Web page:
Refill the Aral Sea

Planting 80 billion more giant canopy trees will get us back up to the original total 20 million square miles of worldwide forests. To do this desertified regions need to be reforested. Like the Rishi Valley in India, which had become deforested scrub land, and now is a macro-organic garden with over 150 species of returned migratory birds. The inhabitants of the Rishi Valley planted “anchor species” of trees, cooling and moisturizing the earth, so that topsoil can be rebuilt, one cubic meter at a time. They built “contour bands” to channel runoff into percolation tanks that raised the water level from 40 feet back up to 10 feet.

Two thousand miles to the northwest, in central asia, the Aral Sea is dying. This lake, once the 4th largest on earth, is on the border of Kazakhstan and Uzbekistan. It is watered by their respective rivers, the Syr Darya and the Amu Darya. In the 1950´s the Kara Kum canal was opened, draining these rivers for large scale cotton irrigation. The lake is less than half the size it was, and it is no longer a viable fishery. Dust storms off the former sea bottom innundate the lands for tens of thousands of square miles. It is among the worst environmental catastrophes in history.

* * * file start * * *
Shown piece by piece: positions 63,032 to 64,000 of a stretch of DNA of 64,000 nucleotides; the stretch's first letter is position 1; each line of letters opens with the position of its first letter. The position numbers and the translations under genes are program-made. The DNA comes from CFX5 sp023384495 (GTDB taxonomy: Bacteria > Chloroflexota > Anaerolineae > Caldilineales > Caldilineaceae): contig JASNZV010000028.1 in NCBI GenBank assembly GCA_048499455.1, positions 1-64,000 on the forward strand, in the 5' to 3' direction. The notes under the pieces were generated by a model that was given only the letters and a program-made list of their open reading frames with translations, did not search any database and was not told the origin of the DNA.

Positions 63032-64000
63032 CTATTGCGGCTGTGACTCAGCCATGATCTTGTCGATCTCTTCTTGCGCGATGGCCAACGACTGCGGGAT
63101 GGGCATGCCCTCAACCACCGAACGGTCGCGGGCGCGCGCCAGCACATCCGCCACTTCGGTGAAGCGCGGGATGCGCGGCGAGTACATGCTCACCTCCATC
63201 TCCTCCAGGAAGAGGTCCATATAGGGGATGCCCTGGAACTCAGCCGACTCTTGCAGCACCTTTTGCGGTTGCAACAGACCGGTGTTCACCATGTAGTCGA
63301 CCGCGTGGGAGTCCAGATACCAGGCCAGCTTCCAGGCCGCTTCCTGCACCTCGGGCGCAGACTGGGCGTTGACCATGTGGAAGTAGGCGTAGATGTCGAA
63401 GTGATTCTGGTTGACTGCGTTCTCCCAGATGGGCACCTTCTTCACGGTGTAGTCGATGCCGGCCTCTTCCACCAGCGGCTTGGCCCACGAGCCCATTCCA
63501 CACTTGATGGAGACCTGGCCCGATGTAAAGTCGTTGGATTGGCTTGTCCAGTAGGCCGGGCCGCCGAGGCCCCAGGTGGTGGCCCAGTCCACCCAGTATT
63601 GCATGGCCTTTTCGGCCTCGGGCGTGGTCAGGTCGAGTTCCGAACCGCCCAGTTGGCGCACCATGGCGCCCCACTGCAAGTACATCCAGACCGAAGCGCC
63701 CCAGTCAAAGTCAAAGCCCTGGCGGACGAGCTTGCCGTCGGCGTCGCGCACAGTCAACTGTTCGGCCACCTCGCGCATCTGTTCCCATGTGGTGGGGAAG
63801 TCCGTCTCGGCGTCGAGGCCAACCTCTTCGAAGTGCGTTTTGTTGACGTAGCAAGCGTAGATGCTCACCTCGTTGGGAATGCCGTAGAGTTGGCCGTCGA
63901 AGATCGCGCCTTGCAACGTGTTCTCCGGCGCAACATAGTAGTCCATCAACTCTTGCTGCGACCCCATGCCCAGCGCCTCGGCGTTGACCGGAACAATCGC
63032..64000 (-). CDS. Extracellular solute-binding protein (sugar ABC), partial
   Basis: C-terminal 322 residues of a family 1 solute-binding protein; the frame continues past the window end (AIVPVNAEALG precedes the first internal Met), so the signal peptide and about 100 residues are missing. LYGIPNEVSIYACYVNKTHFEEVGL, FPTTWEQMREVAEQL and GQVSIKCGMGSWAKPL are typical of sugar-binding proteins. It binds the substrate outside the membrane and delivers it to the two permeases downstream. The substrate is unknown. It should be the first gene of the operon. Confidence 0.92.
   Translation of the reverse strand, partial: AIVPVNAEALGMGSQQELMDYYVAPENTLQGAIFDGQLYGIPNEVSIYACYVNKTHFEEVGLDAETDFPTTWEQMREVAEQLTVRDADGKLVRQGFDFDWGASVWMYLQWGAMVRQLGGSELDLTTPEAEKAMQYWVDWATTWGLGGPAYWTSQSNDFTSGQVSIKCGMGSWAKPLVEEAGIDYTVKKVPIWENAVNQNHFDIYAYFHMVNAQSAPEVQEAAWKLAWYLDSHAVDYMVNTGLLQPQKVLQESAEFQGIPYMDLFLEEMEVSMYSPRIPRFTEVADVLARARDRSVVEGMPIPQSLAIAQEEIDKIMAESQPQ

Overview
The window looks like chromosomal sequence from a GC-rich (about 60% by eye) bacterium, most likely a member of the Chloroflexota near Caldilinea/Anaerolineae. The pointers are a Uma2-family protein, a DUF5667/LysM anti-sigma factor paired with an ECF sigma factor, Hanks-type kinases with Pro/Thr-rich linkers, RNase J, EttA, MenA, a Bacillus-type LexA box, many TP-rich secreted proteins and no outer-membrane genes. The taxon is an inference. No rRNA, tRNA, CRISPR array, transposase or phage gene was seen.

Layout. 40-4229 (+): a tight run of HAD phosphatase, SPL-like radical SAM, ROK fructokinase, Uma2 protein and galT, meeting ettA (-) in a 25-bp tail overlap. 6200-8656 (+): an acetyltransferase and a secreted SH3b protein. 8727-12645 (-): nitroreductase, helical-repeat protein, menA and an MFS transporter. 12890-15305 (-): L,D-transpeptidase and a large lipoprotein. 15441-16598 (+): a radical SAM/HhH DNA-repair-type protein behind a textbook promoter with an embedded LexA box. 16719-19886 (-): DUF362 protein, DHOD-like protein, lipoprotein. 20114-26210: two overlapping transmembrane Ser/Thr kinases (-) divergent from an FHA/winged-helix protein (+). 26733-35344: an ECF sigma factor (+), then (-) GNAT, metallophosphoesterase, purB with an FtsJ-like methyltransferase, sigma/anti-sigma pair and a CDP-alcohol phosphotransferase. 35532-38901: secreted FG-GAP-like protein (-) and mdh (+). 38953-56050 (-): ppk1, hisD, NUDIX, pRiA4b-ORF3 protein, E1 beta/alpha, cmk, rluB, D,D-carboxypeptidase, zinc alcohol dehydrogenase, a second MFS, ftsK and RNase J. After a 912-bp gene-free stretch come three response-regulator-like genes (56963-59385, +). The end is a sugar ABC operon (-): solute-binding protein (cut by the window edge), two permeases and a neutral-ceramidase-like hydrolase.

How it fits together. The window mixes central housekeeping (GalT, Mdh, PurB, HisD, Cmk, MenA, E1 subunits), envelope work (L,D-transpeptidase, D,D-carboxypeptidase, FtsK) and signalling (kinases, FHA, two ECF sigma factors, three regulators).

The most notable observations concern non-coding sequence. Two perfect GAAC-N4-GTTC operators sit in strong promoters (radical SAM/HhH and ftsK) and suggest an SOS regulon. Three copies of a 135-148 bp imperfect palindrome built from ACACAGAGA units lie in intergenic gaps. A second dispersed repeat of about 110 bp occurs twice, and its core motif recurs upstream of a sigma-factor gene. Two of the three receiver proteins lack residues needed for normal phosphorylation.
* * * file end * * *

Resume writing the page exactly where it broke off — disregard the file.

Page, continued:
The solution is not so hard to figure out. Getting the area to bloom with value creating and earth enhancing (instead of depleting) plants will get the economy booming. A positive feedback loop of earth restoration and prosperity is created. Look to the example of the Rishi. Reduce the flow of
the Kara Kum canal and establish timber plantations and organic farms that will have lower water consumption rates. At the estuary leading into the Aral Sea divert the increased fresh water flows into acquaculture farms. Displaced cotton workers will work for the new fishery industry, or on the farms and timber plantations.

Originally 50 cubic kilometers per year went into the Aral Sea. Now at least 30 cubic kilometers per year are still being diverted for cotton irrigation. Concrete lining on the canals would save water. A good cash flow of this sort of enterprise should show vastly increased regional wealth. Timber is a good cash crop, food crops and fish sustain a growing Central Asian population.

From the north a big pipe and ditch from the Volga would be a good joint venture for Russians and Kazakhs. Five or ten cubic kilometers or more from the much larger Volga would also expand the Aral Sea. Divert the Ob south, for that matter. Is it worth it?

Where else to plant these 80 billion trees, if not on reclaimed desert, or hyper-salinated farmland? Where else but in these new wastelands of the dark side of our ingenuity? Five million square miles is a lot of territory, folks. Where else are the new deserts to plant, around Lake Chad perhaps, or anywhere in Mato Grosso? Making the world a garden of food, fish and timber where there once was a Sahel on the move, or a Kalihari, or the sands of the Aral Depression. Yes.

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